Last week, our son Randy joined us in Napa with his family and several friends from Southern California. And just for fun, we hosted them all at our home on Sunday for a wine tasting and dinner. Everyone in the group loves wine but is more familiar with younger wines and the more recent vintages.

So for a different twist with a look back I chose two wines each (four cabernets, one merlot and one proprietary blend) from three (1997, 1999 and 2001) very different Napa Valley vintages.

The 1997 vintage was quite warm and highly acclaimed by the critics with lofty scores awarding their extra ripeness, plump fruit and approachability. Yields were high as were the early expectations of quality. But over the last decade or so the vintage has often been revisited and found not to have lived up to its original vision with many observations of the wines “drying out.” This continues to be seen as a controversial vintage marked by the stylistic changes to bolder, less structured wines occurring in the mid-1990s, and its expected ability to develop with age.

The 1999 vintage in contrast was a cool vintage and not highly praised in many corners of the critical press in its earlier years. The long cool spring led into a mild summer with one heat spike in July. The lengthy cooler season produced wines on the leaner, more Old World side with bracing acidity, fine tannins and complex fruit — a step back from the more forward wines of the day. But as the years progressed the cabernets took on ideal aromatic, flavor and textural profiles with the backbone and structure to bode for continued growth.

The 2001 vintage, on the other hand, was somewhere in the middle. Spring was very cool for the most part but a couple of warm spikes coaxed a slightly earlier bloom and flowering. Extreme heat in May and June signaled an earlier harvest, but cooler temperatures prevailed in August and September to put the hang time and harvest on a more normal schedule. The vintage is highly acclaimed by most in the critical press for its richness and ecstatically proclaimed by winemakers as an ideal vintage for its complimentary structure. The wines have not only aged beautifully but continue to grow and gain additional layers of complexity and grace with every passing year.

The 1997s we tasted were Araujo cabernet sauvignon (Calistoga) and Cosentino Estate Merlot (Yountville). Both showed a slightly oxidized nose with little aromatic development. There was also a drying-out of the primary fruit component on both with minimal secondary aromatic or flavor growth. The Araujo did improve somewhat as the evening progressed and the Cosentino was a favorite of one guest. While I was disappointed with the showing of both wines, I was not surprised.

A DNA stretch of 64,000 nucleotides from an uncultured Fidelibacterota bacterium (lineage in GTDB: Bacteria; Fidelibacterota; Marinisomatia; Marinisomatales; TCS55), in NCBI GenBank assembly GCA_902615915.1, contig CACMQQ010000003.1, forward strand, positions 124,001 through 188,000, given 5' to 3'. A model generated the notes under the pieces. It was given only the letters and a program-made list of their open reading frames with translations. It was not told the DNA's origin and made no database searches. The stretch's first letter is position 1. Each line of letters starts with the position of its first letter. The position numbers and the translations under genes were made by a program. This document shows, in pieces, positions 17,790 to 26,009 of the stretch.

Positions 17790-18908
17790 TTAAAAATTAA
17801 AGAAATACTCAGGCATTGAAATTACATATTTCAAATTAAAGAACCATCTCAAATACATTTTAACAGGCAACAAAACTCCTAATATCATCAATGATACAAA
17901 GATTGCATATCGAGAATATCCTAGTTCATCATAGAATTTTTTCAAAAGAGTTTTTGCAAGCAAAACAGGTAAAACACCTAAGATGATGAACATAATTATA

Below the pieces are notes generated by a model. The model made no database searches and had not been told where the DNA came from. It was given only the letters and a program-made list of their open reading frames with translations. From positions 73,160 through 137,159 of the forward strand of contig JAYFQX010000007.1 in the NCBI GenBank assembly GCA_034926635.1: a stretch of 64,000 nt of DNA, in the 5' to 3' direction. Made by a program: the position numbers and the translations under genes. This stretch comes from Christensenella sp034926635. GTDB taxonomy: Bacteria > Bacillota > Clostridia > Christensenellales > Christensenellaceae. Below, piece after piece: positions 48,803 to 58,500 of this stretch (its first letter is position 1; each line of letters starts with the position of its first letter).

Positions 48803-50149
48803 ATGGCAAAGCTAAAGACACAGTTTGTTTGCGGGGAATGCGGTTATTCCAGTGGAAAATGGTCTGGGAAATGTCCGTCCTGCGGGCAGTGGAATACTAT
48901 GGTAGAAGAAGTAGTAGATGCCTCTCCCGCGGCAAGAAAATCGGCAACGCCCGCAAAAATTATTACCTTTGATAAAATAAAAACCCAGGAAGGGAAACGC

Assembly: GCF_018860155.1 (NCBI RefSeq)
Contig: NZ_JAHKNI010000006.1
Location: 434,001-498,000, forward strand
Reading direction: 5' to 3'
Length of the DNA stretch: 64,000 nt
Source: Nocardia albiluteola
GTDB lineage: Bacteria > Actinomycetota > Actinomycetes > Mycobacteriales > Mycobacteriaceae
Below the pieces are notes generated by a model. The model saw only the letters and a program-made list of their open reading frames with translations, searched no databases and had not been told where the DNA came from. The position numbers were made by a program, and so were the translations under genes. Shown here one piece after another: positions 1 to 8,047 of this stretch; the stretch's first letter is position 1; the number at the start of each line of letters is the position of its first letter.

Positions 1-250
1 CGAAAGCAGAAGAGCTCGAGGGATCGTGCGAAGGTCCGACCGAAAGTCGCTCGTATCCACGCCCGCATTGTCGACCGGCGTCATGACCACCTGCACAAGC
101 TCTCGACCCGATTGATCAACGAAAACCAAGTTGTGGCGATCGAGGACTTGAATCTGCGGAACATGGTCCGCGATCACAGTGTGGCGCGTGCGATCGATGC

Venturing on to the 1999s, I poured two wines from Appellation St. Helena — Parry Cellars cabernet sauvignon and Spottswoode cabernet sauvignon. On the nose the Parry showed interesting notes of clove and spice and the Spottswoode accented bright red berries with hints of tobacco and coffee. The mid-palates on both were elegant and charming with fine tannins and layered combinations of red berries, spice and black cherries. The finish on both wines was also intriguing with suggestions of tea on the Spottswoode and cranberries for the Parry. I was thrilled with the development of these wines and look forward to enjoying more 1999s over the next five to seven years.

The 2001s — Joseph Phelps Insignia and Etude Cabernet Sauvignon — were quite different and both exciting at almost 15 years of age. On the nose the Etude exuded bright red berries and cranberry that carried on to the palate with silky tannins and a vibrating finish. The Insignia was more brooding showing darker fruit, cassis, spice and cigar-box scents on the nose and a bit bolder on palate exhibiting a rich texture and firm tannic structure. The secondary aromatics and flavors are beginning to unfold in both wines and will continue well into the future. The critics really got this vintage right.

While most wines are intended to show well in their youth, only a relative few will mature gracefully and improve with age. And as last week’s tasting demonstrated, it’s not always the “showiest” vintage that raises to the top with age.

Share your experiences with other readers by commenting on this article at napavalleyregister.com/wine-exchange or email me at allenbalik@savorlifethroughwine.com.

Allen Balik, a Napa resident, has been a wine collector, consultant, author, fundraiser and enthusiast for more than 35 years.

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